Dealing with project scope creep and underscoped tasks that lead to weekend work
Love your job but still hate Sunday night? That’s normal—often, the Sunday scaries have more to do with the factors that play into your overall health and well-being than if you like the work you do. If you’re happy at work but still get stressed on Sunday night, read on for tips and tricks to keep your scaries at bay.
A surprising factor that plays a role in whether or not you experience the Sunday scaries is your generation. LinkedIn’s recent study found that the youngest professionals are the most likely to experience Sunday night dread—with 78% of Millennials and Gen Z saying they experience anxiety before the start of their week.
There are a few reasons younger generations may be more likely to feel anxious as their weekend comes to a close, including:
The rise in technology and shift to an “always-on,” hyper-connected modern workplace, which blurred boundaries between work life and home life. (According to Asana’s 2022 Anatomy of Work Index, over half of workers feel they have to respond to notifications immediately.)
The increase in dual-career households, a major shift over the last several decades that changed the division of household labor and led to increased responsibilities on nights and weekends, further impacting work-life balance.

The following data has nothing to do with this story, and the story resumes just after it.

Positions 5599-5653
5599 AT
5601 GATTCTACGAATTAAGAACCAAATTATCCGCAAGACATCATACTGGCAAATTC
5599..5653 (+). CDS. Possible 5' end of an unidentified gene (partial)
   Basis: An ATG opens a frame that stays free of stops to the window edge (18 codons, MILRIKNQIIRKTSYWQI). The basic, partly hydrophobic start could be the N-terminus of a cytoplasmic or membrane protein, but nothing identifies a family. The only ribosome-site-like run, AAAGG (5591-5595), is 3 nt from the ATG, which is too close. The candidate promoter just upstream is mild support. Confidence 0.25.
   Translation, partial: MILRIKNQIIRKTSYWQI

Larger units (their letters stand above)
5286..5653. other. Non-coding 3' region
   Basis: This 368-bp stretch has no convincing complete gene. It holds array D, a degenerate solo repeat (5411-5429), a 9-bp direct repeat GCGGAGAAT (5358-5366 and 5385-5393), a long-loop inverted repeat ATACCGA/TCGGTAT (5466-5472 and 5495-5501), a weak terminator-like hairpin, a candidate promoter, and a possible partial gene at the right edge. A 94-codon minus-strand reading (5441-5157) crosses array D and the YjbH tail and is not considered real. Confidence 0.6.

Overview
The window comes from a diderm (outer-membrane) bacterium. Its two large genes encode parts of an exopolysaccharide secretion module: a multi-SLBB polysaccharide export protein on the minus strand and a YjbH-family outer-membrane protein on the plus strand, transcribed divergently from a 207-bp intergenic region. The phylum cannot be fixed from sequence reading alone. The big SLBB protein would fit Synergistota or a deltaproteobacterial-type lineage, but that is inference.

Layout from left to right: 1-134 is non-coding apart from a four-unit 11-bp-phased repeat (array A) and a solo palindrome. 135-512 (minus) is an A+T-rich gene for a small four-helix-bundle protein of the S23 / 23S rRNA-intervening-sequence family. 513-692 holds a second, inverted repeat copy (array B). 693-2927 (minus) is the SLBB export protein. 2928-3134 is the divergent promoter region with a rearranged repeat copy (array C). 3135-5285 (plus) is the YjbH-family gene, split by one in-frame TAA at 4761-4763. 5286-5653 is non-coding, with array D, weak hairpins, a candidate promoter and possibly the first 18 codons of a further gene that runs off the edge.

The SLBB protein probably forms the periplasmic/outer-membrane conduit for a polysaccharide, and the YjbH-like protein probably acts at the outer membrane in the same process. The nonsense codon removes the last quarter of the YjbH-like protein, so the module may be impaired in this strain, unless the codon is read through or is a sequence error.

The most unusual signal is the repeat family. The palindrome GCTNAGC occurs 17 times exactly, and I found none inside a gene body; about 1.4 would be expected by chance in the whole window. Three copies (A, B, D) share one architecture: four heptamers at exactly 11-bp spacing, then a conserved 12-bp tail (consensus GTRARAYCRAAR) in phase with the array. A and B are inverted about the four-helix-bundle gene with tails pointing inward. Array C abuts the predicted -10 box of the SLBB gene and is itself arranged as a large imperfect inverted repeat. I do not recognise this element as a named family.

If you’re struggling with the Sunday scaries, we’re here to help. While the dread that fills your Sunday nights can feel overwhelming, there are several actions you can take to reduce—or even eliminate—the fear that takes hold on Sunday evenings.
Remember, you’re not alone in this. The Sunday scaries are related to self-care, but they're really a work issue. They’re also a valid feeling of anticipatory anxiety that many people, likely including your colleagues and peers, struggle with. By taking steps to identify the cause of your anxiety and prioritize your well-being, you can overcome your Sunday night dread.